behind the gesture although this shoe probably
won't be the one helping someone recover fox trots . . .

What strikes me here (in addition to the dizzying length of this sentence, which continues for another five stanzas) is the poet's willingness to follow her thought process even when it takes wrong turns. Moss imagines the shoe came from the "bag hastily packed" of a woman fleeing danger, drops this theory, and then, perhaps riffing on the "car doors" image, proposes that the shoe bounced off the back of a Salvation Army truck. But after two lines she drops that too, and goes back to the fleeing woman. Any poetry workshop, exercising its primal drive to smooth rough edges, would urge the deletion of those two "charity truck" lines--they are clearly a misstep, a first-draft feint that shouldn't have made it to the finished poem. But this is precisely Moss's modus operandi: the poem is a map of the course of her thought, however circuitous.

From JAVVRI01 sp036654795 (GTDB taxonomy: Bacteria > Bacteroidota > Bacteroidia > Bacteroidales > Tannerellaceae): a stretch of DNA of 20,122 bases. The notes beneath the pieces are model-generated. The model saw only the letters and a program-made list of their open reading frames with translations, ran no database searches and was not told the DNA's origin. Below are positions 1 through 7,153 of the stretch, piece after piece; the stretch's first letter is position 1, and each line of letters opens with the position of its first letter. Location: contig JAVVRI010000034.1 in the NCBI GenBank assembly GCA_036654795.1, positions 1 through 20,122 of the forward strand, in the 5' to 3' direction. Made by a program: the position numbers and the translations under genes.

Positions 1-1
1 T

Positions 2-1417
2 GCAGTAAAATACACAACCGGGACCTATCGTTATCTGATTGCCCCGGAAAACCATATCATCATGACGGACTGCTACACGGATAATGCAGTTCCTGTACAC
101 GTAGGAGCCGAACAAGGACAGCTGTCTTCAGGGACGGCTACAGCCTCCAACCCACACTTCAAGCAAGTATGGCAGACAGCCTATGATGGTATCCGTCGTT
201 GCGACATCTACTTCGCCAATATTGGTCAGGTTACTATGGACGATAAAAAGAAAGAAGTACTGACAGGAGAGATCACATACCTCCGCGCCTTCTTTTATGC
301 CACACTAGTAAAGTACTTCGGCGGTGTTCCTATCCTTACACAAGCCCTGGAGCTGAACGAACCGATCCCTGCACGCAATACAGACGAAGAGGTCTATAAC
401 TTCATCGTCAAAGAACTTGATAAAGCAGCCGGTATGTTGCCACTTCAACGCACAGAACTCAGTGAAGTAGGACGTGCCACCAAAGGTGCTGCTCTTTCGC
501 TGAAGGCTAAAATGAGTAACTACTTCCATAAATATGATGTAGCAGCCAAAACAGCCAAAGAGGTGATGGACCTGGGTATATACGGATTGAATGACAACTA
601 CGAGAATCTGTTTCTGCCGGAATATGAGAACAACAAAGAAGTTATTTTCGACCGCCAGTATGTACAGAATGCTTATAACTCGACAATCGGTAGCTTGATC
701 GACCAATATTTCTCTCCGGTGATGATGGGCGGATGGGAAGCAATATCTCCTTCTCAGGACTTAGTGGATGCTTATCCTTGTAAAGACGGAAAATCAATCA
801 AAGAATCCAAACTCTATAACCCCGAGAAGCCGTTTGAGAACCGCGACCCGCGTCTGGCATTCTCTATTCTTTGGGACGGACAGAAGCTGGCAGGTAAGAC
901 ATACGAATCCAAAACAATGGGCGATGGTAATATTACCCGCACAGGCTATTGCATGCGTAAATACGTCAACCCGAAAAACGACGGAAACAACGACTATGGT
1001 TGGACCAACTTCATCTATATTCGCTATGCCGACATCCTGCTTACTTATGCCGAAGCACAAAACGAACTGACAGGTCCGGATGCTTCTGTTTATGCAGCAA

The resulting expansive, loquacious quality of Moss's poems is both her most exciting achievement and her most dangerous weakness. At times the speed of her associations is thrilling and illuminating, as in "After Reading Beloved," where the poet jumps from an infanticide scene on an episode of M.A.S.H. to the atomic bomb to the Garden of Eden, and ends with a complicated, strange, provocative vision that encompasses both the nurturing and the loss associated with motherhood:

Need ruined everything: the child screamed
for itself, for its mother, and as soon as it affirmed
its life, the mother's hand clamped tightly against lips
and nose small as a bud.
          We know what the atom can do;
Eve pulled down that first red one, split it with her teeth
and survived. We still survive termination, not all of us
but enough to ruin eugenics, politics, sport, and convenience.

Some termination may be necessary to prove this:
The mother on the bus suffocated her baby, refusing
the gas that suspended the consciousness of chickens
because she thought her breast could do it better.
Sometimes it can well after weaning, and by then,
someone else did it for salvation; Mary did not have to wield
the hammers forcing in nails slightly rounded like her nipples.